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Review: ‘Scooby-Doo Team-Up’ Vol. 3

Scooby-Doo Team-Up vol 3 cropped

Scooby-Doo Team-Up, vol. 3
Writer: Sholly Fisch
Artist: Dario Brizuela
DC Comics; $12.99
Rated E for Everyone

Scooby-Doo Team-Up vol 3The third collection of Sholly Fisch and Dario Brizuela’s ongoing comic book series only includes up to issue #18, but as relatively young as the series is, it’s beginning to seem like they’re actually in danger of running out of DC Comics super-characters to have cross paths with Scooby-Doo. That’s quite a feat, given the hundreds and hundreds of characters in DC’s 75+-year-old history.

Of the six issues in this volume, there’s generally only a couple on each cover, and these tend to be ones of some degree of fame and prestige in their superhero circles: The Flash, Aquaman, Hawkman and Hawkgirl, The Marvel Family, and so on. But writer Sholly Fisch has increasingly shown a tendency in these superhero/Scooby-Doo team-ups to pack in as many characters, allusions, and Easter eggs as possible, until every issue is bursting with obscure DC lore.

So, for example, the issues featuring The Flash and the Hawks are also filled with their villains. The Aquaman issue features his expansive family of characters, including sidekicks, villains and underwater animal allies. The Marvel Family issue features not only Captain Marvel and his partners Mary Marvel and Captain Marvel Jr., but also Uncle Marvel, Mr. Tawky Tawny, the wizard Shazam and almost a dozen classic Marvel Family villains.

Where Fisch really cuts loose, though, is in a pair of issues with groups of fairly minor heroes on their covers, the issues that bookend the others.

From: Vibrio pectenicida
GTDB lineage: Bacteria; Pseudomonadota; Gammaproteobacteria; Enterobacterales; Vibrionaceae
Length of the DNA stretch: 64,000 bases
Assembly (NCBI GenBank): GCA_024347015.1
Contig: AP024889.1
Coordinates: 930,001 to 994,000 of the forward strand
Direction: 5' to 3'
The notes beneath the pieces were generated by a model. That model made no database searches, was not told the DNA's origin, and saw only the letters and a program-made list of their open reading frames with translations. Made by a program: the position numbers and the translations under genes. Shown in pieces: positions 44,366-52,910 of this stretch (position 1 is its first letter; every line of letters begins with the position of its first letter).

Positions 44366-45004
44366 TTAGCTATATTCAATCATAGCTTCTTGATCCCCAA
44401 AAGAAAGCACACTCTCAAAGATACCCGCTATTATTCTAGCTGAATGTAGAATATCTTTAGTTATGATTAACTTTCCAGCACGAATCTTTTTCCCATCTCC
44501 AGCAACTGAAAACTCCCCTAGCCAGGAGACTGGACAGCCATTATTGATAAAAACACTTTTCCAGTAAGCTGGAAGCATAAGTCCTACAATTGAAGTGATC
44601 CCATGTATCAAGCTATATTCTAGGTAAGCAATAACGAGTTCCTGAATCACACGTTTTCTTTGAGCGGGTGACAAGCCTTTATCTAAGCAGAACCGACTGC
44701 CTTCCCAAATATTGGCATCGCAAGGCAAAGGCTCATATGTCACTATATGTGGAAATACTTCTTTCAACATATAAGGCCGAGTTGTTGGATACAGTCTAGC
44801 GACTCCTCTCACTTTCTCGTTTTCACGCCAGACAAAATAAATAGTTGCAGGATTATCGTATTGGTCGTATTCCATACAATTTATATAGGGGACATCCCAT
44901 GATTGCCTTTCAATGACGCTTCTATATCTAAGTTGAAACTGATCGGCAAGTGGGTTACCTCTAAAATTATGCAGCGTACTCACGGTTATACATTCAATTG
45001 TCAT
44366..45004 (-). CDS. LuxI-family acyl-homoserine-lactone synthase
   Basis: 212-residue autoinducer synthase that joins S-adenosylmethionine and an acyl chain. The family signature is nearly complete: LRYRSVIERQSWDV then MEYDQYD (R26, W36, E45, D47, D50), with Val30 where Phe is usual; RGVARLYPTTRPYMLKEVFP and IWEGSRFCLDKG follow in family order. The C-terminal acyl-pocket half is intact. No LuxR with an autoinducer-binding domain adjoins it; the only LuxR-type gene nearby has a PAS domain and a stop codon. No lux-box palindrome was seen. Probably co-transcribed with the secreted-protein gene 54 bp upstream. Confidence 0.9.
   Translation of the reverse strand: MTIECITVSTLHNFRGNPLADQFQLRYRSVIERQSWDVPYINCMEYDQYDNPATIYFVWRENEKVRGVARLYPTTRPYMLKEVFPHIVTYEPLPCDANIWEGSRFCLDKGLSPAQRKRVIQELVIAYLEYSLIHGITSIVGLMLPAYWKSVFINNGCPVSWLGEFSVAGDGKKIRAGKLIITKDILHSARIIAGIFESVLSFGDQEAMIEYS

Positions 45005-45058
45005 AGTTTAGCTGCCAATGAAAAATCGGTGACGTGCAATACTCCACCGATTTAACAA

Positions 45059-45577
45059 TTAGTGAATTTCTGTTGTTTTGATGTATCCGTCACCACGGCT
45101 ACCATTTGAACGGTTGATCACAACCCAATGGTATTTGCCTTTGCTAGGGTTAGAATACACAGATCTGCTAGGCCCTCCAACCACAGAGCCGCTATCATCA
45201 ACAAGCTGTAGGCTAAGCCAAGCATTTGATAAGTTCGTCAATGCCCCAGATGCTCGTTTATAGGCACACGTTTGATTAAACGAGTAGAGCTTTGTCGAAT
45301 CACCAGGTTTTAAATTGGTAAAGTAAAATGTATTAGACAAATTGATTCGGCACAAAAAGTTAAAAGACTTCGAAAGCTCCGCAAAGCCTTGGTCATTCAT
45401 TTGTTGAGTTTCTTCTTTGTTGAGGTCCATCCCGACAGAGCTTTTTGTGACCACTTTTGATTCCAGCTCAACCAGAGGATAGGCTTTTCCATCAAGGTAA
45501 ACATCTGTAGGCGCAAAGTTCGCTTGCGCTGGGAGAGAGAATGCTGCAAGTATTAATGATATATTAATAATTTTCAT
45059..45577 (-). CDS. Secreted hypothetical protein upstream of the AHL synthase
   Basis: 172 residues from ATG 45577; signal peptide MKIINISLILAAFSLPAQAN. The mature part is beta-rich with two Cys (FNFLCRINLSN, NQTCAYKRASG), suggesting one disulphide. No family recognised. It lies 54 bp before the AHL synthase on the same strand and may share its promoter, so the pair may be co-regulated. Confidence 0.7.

In the first, DC’s supernatural heroes The Spectre, Deadman, and The Phantom Stranger enlist the help of Scooby and the gang on Halloween night, a case that involves finding and rescuing various ghostly characters who have all disappeared and, it turns out, are being held prisoner. Fisch works in just about every DC character who is also a ghost in this issue, regardless of how popular, how old, or how obscure those characters may be.

If that issue set a record for the most DC characters crammed into a single issue of Scooby-Doo Team-Up, Fisch shatters that record with the final issue in this collection, in which Scooby is recruited by DC’s various canine superheroes—Krypto the Superdog, Ace the Bathound, Wonder Dog, and Green Lantern G’Nort–to travel deep into space for an adventure involving the Space Canine Control Agents and pretty much every dog superhero that DC owns the rights to publish, even ones who have only appeared like twice before in the entire history of comics.

From the perspective of an adult DC Comics fan, these comics are continually surprising for how wide a net the creators cast and how deep their deep cuts can be. For a young reader, they offer a pretty perfect guide to the vast, wild, and occasionally crazy world of DC Comics, with Scooby, Shaggy, and the gang serving as perfectly perfect tour guides.

It certainly helps that Fisch always boils the characters down to their most essential cores, ignoring the various deviations and innovations such long-lived superhero characters often experience in order to find their most recognizable and relatable versions, and that Brizuela has an almost uncanny ability to blend character designs that date from a late 1960s Hanna-Barbera cartoon with various heroes designed in the Golden, Silver, and Modern Ages of Comics in such a way that they all seem to belong on the same page together.

It seems weird to say, given that this is an all-ages comic published outside of DC’s ongoing continuity, but if some bizarre reason one had to read only one DC Comic, Scooby-Doo Team-Up may be the best one to choose, as it’s the one DC comic that seems to cover the most DC characters, and in the most thorough fashion, while staying to true to their original conceptions. Plus it has a talking dog who solves mysteries in it.

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J. Caleb Mozzocco About J. Caleb Mozzocco

J. Caleb Mozzocco is a way-too-busy freelance writer who has written about comics for online and print venues for a rather long time now. He currently contributes to Comic Book Resources' Robot 6 blog and ComicsAlliance, and maintains his own daily-ish blog at EveryDayIsLikeWednesday.blogspot.com. He lives in northeast Ohio, where he works as a circulation clerk at a public library by day.

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